To you, it’s a gas station. To me, it’s a one-stop party shop. Between my job as a journalist and my hobby as an equestrian, I spend a lot of time on the road.
And because I tend to be really busy, I also tend to suck at shopping for gifts. One minute it’s Monday and I’m on the way to work, and the next it is Christmas or Hanukah or someone’s birthday and I’m in the car or my nearly 20-year-old truck, speeding down the road, late and giftless.
That’s where gas stations come in.
First, cheap wine is a decent gift in my world, and your average truck stop usually has some bottles of wine and bubbly. Sequential Biofuels on McVay Highway near Lane Community College, where I often seem to find myself, ups the ante by having modestly priced Oregon wines and some fine beer and cider offerings.
Full disclosure: I’m at Sequential so often that a friend once gave me a Sequential gift card for my birthday — excellent gift choice for those of us who spend too much time at gas stations and yet strive to be ecofriendly.
Sequential is also a growler station with plenty of beverages on tap, and I’ve cheerfully purchased a glass growler or a Hydro Flask (around $25-$45), filled it with kombucha and given it to a friend.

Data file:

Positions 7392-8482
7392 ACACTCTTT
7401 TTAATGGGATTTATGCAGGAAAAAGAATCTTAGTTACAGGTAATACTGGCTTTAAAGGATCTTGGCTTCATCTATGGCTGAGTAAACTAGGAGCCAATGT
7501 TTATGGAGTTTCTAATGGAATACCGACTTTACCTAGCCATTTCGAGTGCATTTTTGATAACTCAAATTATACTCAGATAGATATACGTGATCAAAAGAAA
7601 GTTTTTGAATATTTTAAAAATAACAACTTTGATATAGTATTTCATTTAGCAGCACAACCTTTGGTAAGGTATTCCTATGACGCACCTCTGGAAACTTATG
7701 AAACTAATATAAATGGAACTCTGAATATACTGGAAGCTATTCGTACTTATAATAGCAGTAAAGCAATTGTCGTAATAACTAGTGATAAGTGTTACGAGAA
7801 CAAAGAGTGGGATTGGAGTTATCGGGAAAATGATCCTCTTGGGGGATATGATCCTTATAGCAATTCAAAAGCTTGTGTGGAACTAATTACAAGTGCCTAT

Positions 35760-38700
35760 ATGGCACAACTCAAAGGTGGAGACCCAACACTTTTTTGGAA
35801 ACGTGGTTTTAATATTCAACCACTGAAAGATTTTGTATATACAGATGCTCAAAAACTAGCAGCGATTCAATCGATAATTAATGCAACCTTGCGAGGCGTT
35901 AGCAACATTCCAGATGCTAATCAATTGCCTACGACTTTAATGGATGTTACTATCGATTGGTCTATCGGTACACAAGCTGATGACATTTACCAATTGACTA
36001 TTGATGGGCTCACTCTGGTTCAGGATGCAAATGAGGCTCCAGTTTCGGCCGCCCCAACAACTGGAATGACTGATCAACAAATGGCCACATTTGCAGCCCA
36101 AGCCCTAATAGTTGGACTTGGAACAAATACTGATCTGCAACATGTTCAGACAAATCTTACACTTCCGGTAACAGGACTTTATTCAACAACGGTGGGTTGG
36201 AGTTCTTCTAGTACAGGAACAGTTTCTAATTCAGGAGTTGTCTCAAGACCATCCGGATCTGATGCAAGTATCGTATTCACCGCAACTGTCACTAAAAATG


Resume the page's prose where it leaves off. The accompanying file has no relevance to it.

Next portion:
Because Sequential is more than a gas station it also has some quirkier offerings: Hats, T-shirts, Monsterparty magnets made by an employee according to manager Ashley Peterson, and disc golf supplies are among the last-minute gifts you can grab as you fuel up with gas, biodiesel or ethanol.
But not everyone lives near a hippie biofuel station, and that’s where truck stops come in. Flying J, Pilot, Loves: You name it, I’ve been there to fuel up. And though I’m usually in a hurry, I love wandering the aisles and looking at the plethora of phone products and random ways truckers can make their cabs more comfy.
My own truck, a 2000 F250 diesel, is old enough to have a tape deck. I admit I still have tapes I could put in it, but my iPhone has more tunes. Truck stops usually sell the gift I love to give my fellow old car drivers: tape-deck adapters, which go anywhere from $5 to $15.
Remember when you used to get that doohickey that you stuck in your tape deck so you could play your portable CD player in your car? Yep, same thing only it lets you play your phone’s tunes. If your car is newer than mine, you can also pick up a similar item, only you pop the adapter into the CD player.
Suddenly you can play the podcasts and songs you love while driving through those lonely parts of Oregon where you can only get Christian rock and country. The friends who receive this gift may not realize at first just how cool it is, but trust me, the first time they realize there’s nothing on the radio except non-stop Christmas songs and that they can plug their phone in instead, they will love you and your last minute gift-shopping ways.